Water will be the major constraint in this community. The dynamics here seem a bit different. People aren’t as friendly or welcoming for the project as in Kiryaushenje. During a survey, a lady said she was given seeds by Nature Uganda and just through them on the land. She didn’t seem to care that they weren’t sprouting and many people have admitted that the main form of feeding themselves is through begging. The land they are surrounded on is either empty, their crops look to be suffering from infertile soils, or land is being cultivated by the neighboring Bakiga. This community has land in which we can have a demonstration garden or two, to serve the spread out households, however water will be our major challenge. If we try to put in central water tanks, we may see a lack of ownership and poor maintenance, if we give individual water tanks, it could get quite costly. However we decide, the water situation must be addressed, or we will only see rain-fed gardens being used. Thinking about how to manage community expectations and balance dynamics, Elias, the Community Elder, has advised that we work with only those who are interested, eager. Those who are more skeptical or not willing to get involved don’t need to be involved. During our baseline survey, we decided to visit each household to make sure they had the opportunity to hear about the project, were invited to participate, and could decide for themselves their level of involvement. It seems as if the community has a layer of depression laying over them, an almost exhaustion of having to live day to day, finding food. Or perhaps it’s the high rates of alcoholism that has got this community relying of short-term solutions. Whatever the reasoning, we know that motivation and visual benefits will be key to adoption, and hopefully leading to long-term food security.
Continuing northwest, Murubindi turns into Rwaburindi, a name given area between Murubindi and Rwamanhano, our third community. Rwamanahano can be accessed from the tarmac road and given its beautiful view on top of the hill and with a clear view of Lake Bunyoni, it has become a popular stop for tourists. Tourists have the option of stopping along the ‘Batwa Trail’ and viewing this unique culture and people through dances and an informative walk into the forest. Tourists have been said to ‘ruin the mentality’ of Rwamahano by providing free, unstructured handouts. These cash handouts have been said to contribute to a short-term mindset that emphasizes fast cash and discourages investments such as farming. Being identified by GBO as probably the most challenging site, I find quite the contrary. I find people to be inviting and eager to begin the project. This community looks similar to Murubindi, having spread out houses on steep hills. Water will also most likely be our biggest challenge.
The communities are different in so many ways and we hope to continue to take each one as they are, identifying their separate needs and designing a project based on what they want their impact to be. We’ve begun our baseline survey, aiming to survey each household in these three communities. This survey has been eye-opening, to say the least. Each night, going through the individual surveys, I’m consistently surprised at the education levels of these communities—averaging around the equivalents of grades 1 and 2 (these averages are not confirmed). These surveys have allowed me to hear some personal stories, some of which I believe are noteworthy and help to put into perspective the poverty the Batwa experience.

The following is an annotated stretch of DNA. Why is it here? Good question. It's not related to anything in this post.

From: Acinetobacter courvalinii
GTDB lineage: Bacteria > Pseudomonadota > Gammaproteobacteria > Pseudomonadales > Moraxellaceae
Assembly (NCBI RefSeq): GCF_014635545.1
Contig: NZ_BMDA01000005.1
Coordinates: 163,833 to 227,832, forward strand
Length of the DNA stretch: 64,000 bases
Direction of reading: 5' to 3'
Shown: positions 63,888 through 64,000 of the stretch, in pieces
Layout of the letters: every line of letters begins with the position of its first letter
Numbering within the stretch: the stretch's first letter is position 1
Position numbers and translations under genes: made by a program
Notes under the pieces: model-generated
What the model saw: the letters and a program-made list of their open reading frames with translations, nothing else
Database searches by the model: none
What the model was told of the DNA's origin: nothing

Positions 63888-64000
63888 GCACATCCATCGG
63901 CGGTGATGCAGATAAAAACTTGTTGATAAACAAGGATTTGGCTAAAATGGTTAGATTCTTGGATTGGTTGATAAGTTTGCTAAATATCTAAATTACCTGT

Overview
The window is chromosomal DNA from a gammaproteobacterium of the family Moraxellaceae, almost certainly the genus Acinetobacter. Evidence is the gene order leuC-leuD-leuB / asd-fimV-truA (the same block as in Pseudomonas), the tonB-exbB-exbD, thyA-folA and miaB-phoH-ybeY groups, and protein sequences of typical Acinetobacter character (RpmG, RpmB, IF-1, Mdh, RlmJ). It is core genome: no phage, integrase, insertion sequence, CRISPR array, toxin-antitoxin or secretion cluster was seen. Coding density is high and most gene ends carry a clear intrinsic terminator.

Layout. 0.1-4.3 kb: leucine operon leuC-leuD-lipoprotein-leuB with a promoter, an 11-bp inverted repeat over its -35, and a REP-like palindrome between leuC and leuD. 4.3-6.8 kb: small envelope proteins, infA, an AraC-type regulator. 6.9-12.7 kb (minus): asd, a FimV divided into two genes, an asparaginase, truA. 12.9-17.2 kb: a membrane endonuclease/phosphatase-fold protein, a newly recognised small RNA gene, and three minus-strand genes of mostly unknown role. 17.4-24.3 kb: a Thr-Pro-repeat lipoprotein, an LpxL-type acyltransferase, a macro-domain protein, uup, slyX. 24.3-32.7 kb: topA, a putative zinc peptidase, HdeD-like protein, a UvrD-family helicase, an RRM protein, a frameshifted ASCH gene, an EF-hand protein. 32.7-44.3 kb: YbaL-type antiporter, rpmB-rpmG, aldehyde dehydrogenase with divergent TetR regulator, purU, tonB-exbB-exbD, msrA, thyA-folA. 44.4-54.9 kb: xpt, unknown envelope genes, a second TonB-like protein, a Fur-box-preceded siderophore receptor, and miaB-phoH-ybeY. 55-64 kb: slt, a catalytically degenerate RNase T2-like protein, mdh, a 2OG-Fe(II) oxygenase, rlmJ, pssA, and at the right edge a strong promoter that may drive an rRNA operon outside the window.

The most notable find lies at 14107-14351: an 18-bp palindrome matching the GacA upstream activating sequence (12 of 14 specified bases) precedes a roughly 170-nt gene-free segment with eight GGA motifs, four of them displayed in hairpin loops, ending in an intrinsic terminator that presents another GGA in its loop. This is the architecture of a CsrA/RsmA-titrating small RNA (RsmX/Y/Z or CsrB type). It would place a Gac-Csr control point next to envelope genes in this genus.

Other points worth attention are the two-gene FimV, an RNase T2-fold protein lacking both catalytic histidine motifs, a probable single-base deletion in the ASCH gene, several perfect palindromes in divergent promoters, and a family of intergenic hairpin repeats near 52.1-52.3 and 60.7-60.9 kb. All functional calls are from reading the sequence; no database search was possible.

Understanding the Reality
Sitting with one of our enumerators during a survey, I noticed a man laying on the side, not participating. This isn’t uncommon as men often show that they don’t have interest in participating, but it struck me as odd that would then listen to the entire survey. Near the end, I noticed the women had a baby under her cloth kitenge. I asked to see the baby and she showed me, aiming to use the gesture to generate a comfortable feeling between us. The baby she showed me seemed malnourished. When I asked how old, she relayed the following story, “The man sitting up on the ledge, my brother, his wife died due to a sickness shortly after birth. My husband had also recently died, so I came to live here to take care of the baby. I’m using a plant from the forest to produce milk so that I can become a wet nurse.” I nod and apologize for their loss and tell her she’d doing a good job at raising this baby. We leave her house and I notice her small quarter of an acre growing beans and maize, wondering how it can meet the caloric needs of herself, her brother, the baby, and the five other children I saw.
|Joseph interviewing the woman who moved to
take care of her brother’s baby
Another story that struck me was during a different survey. The women being surveyed was answering questions while preparing lunch. In the pot was what looked like a pot full of Irish potatoes. During the interview, three of her small kids came up from what must have been the well. Probably walking for 30 minutes, they each came with about two liters of water. She used some of the water to add to her boiling pot of potatoes and the other water was put aside. One of the kids that had brought the water, proceeded to wash his hands in early anticipation for lunch. He used a few splashes of water to wash his hands, turning the water brown with dirt instantly. He continued to wash his hands in this brown water, never changing the water or rinsing with clean water. He sat down happily and played a kind of ‘hot potato’ when lunch was ready. I imagined that if I had just walked 30 mins each way to get water, I probably wouldn’t waste the extra water for a more sanitary rinse either. I want to share these stories because of many the perceptions that I’ve heard about the Batwa, that they are dirty, unmotivated, unable to help themselves. I’ve heard these views from Directors of organizations, from Ugandan neighbors, and extension workers. Some say the Batwa have a different mentality, some are saying they have a different culture, some say they have different ethics. More or less all the same, people go far to try and rationalize the reasoning for the state of the Batwas living conditions. People say they have the inability to plan long-term, some say they sell everything possible for money for beer, some say they are lazy. Regardless of the reasoning why or what people say, we know we have some challenges that have stemmed from their eviction from 1992 and our overall purpose stays true to the DIG mission, to enable vulnerable communities to meet their own needs and improve their well-being through nutrition-sensitive and sustainable agriculture. Be it through addressing water needs, exploring non-traditional gardening, putting accountability systems into place, we hope to ensure that by the end of the year, the communities are at least feeding their families.